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True.  Now one may, if their state allows and they have the resources, relocate to another state if they feel the moral order elsewhere is better.

OK, so a world government would be no better and potentially worse as no one so far has escaped the world for any significant portion of their lives, so most all would be trapped by it.

True, the compromises and favors necessary to get the significant states of the world to accept would mangle any ideal or simple system of government.

>world government has already proven itself an impossibility

Well, they say the world is getting smaller and more connected.  I've never heard anyone discuss world government.  I'm aware of Brexit and America's separation from some international organizations, though, yes.

>We are too tribalistic
It occurs to me that may have a deadline if catastrophe is to be avoided.  But perhaps I could also question my assumptions: catastrophe or feature?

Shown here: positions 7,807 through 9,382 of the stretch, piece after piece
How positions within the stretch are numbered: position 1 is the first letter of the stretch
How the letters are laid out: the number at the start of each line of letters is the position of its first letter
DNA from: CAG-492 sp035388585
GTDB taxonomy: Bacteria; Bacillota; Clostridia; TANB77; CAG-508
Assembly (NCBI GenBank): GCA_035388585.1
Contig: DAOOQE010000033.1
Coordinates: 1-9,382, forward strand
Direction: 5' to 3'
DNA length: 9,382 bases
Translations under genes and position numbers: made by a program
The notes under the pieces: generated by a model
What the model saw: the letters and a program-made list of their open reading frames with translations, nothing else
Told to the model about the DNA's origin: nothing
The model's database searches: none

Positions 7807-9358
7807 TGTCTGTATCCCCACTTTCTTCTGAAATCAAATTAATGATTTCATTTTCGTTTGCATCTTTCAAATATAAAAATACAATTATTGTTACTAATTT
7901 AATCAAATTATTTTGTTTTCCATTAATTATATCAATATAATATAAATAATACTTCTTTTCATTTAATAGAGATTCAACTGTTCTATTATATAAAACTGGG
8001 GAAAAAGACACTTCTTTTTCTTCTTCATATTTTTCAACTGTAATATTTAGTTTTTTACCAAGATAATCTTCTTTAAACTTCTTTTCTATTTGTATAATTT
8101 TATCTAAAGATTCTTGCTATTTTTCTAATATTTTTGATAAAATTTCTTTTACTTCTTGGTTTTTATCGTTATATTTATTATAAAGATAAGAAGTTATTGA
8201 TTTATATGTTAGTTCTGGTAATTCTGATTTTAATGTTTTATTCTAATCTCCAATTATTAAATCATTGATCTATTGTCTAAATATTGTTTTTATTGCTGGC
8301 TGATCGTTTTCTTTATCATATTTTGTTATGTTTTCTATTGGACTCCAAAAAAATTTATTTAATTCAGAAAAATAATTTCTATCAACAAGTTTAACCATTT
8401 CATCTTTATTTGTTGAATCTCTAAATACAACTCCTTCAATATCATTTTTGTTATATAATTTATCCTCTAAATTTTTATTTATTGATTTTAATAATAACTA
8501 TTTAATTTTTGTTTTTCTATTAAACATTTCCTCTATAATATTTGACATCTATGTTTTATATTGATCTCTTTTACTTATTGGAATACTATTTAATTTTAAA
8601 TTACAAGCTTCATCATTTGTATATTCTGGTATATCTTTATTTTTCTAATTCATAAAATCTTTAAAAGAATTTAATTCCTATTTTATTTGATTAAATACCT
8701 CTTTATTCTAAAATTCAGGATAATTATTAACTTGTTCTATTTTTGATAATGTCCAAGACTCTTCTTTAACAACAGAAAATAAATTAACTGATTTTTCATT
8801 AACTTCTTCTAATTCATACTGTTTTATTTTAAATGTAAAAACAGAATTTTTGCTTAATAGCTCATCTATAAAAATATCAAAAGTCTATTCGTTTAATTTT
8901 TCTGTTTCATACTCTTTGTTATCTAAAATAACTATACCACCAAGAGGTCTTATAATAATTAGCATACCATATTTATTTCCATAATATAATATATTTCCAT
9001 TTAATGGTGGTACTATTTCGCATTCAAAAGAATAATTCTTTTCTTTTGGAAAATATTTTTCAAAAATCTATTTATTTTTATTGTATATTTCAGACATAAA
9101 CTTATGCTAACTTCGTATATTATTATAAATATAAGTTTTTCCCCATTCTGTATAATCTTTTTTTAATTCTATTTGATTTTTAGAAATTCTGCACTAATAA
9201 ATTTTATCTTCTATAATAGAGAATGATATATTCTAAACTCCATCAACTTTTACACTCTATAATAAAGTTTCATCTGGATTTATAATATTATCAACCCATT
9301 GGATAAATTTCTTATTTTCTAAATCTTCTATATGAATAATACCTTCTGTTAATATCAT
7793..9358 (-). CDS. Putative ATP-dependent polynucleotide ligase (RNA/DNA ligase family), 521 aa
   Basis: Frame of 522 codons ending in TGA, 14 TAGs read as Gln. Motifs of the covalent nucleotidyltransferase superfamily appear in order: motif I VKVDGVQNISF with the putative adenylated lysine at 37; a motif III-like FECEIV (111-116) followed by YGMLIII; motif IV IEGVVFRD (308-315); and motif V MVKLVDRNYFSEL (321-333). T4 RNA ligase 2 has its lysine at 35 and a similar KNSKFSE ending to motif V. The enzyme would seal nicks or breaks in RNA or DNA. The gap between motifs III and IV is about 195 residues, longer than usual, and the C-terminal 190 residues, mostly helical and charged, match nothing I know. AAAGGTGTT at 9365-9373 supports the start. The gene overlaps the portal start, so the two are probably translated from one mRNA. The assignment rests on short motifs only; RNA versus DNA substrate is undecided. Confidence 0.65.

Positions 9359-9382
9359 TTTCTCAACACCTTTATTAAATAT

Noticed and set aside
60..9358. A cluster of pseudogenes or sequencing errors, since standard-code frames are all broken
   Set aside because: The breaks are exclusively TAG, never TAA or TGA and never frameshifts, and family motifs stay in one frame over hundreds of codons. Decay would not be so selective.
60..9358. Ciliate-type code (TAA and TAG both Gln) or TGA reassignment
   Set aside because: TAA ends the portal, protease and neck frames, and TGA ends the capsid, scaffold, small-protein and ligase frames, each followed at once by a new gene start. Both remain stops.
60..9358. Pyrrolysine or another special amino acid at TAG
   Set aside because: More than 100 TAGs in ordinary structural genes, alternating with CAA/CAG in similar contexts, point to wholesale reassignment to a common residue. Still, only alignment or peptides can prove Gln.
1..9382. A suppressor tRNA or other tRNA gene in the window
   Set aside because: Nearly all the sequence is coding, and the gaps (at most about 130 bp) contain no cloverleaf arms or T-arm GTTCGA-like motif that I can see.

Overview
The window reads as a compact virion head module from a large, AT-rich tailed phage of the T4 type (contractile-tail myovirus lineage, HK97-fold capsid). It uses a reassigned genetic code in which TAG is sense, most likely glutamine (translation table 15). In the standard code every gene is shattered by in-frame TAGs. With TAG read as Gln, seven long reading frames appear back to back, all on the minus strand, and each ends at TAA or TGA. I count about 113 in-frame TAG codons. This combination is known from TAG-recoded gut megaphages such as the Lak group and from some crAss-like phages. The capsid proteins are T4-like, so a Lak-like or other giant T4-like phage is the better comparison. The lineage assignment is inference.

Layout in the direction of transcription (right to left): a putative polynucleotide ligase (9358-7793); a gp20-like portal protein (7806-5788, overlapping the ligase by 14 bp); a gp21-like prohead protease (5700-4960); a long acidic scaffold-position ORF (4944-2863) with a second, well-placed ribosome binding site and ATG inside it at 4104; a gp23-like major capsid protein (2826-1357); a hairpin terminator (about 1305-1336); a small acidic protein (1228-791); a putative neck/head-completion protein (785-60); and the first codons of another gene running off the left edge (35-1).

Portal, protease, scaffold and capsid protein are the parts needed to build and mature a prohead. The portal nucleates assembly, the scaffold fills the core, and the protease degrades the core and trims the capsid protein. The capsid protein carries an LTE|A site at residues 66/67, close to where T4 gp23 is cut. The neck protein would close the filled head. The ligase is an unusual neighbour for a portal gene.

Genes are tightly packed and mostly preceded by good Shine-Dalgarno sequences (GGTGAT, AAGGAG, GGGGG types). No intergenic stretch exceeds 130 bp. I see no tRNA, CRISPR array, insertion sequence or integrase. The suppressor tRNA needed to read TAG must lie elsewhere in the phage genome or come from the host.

>admirable goal
I try to remain without feeling on this issue, but it is kinda nice to have some balance against those not in favor.  I agree government Sausage seldom fits the recipe, especially the first time tried.

I see.  You seem hopeful of the future without major changes in political structure.  (I seem to waffle a bit on that, but you may be right.)

Certainly.  Many nations may do voluntarily what a good world government would pressure them to do, and the more powerful states might force the weaker who resist progress to also conform.


Military action is rarely used to force another country to do something good.


You can look at the EU and UN for a microcosm of that idea. If you've been paying attention, that should give you an idea of exactly how effective that is. It demonstrates a complete lack of competency when governments are too disconnected from those they serve. As to your points...

>1) Nuclear War
It hasn't really been an issue so far. Reasonable countries know it means MAD, unreasonable ones are probably just being used as puppets by more reasonable ones (like china and north korea). It's a brinkmanship threat more than anything. War just plays out on such a different level these days.

>2) Regions of desperation and extermism
Because the UN right now does such a wonderful job at deterring extremism... Desperation maybe, with aid, although there's an argument to be made that that's bad in the long term, since impoverished conditions are often a natural signal to change the broken governing system, and aid would potentially prop up failing systems long-term instead of letting new, better ones organically form.

>3) Wealth Inequality